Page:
This post was updated Tuesday, 10/1/19 at 4:14 p.m.
A Polk County judge has upheld a state law requiring Iowa voters to show an ID at the polls, but struck down other parts of the law as unconstitutional.
The Iowa Legislature, led by Republicans, made significant changes to state voting laws in 2017. The League of United Latin American Citizens, a Latino civil rights group, challenged the laws in court along with an Iowa State University student.
Iowa Secretary of State Paul Pate, a Republican, was named in the lawsuit.
“This ruling is a victory for election integrity,” Pate said in a statement. “My goal has always been to make it easy to vote, but hard to cheat.”
LULAC Iowa Political Director Joe Enriquez Henry said he is thankful parts of the law were rejected, but he will continue to oppose ID requirements.
“We still view those as a form of voter suppression, and we hope that the state legislature will change the law and make it the way it was before for over 40 years,” Henry said.
At a trial that started in June, attorneys for LULAC argued the provisions unconstitutionally burden Iowans’ right to vote and disproportionately affect elderly voters, poor voters, and people of color.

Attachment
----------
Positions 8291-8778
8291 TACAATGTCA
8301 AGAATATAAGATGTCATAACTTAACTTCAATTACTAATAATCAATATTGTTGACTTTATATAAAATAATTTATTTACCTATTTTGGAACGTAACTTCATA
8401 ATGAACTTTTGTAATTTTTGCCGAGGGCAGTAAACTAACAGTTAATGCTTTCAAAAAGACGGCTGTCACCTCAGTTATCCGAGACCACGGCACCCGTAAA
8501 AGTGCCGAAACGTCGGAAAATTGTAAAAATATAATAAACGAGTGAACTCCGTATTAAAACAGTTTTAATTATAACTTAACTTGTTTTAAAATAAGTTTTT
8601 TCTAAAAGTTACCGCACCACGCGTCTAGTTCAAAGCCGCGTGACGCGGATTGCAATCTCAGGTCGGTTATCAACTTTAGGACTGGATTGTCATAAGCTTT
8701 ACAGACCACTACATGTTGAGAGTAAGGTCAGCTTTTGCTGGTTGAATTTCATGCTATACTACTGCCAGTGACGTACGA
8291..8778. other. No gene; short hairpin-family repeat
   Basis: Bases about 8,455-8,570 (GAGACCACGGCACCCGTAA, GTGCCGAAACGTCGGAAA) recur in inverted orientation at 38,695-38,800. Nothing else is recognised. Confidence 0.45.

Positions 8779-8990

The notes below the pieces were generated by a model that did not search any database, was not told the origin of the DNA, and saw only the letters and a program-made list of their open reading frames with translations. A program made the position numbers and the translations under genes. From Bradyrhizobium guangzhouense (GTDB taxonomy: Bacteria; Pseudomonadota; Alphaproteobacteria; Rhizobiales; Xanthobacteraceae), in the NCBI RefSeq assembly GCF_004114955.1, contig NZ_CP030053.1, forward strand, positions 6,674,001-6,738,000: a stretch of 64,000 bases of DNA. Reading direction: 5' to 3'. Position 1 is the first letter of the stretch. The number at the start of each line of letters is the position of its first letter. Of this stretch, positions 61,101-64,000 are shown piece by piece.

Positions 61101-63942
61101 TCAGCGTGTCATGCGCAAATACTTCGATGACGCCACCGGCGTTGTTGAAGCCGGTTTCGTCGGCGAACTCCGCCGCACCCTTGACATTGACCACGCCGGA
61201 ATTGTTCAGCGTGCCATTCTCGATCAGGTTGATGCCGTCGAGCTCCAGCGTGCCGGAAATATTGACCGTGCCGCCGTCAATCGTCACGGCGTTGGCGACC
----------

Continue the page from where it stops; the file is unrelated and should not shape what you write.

Lawyers for the state argued the 2017 voting law changes apply to all voters in a uniform manner and advance the state interest of maintaining election integrity.
In a ruling dated Monday, Judge Joseph Seidlin wrote the requirement for voters to show an ID at the polls does not violate the Iowa Constitution.
“The evidence presented simply did not demonstrate that the burden on young voters, old voters, female voters, minority voters, poor voters and voters who are Democrats to show an approved form of identification at the polls is appreciably greater than the rest of the population,” Seidlin wrote.
But he struck down the section that prevents the secretary of state’s office from issuing a voter ID card to people who are identified in other state databases. Seidlin said the law unconstitutionally treats people differently, and any voter who wants a voter ID card should be able to request one from the state.
Seidlin struck down the provision allowing county auditors to reject absentee ballots if they think someone other than that voter signed the enclosed paperwork.
He also upheld a requirement for absentee ballot requests to include a voter verification number. But Seidlin points out Iowa law requires county auditors to try to fill in any missing information on ballot applications. This means an absentee ballot request won’t necessarily be rejected just because a voter failed to include their voter verification number.
Seidlin’s ruling comes about a month before Election Day for local races. This is the first year that the state is enforcing the voter ID requirement.
Neither side has said if it plans to appeal the ruling.
This post was corrected to remove an earlier statement indicating that a requirement for a voter identification number on absentee ballot requests was struck down.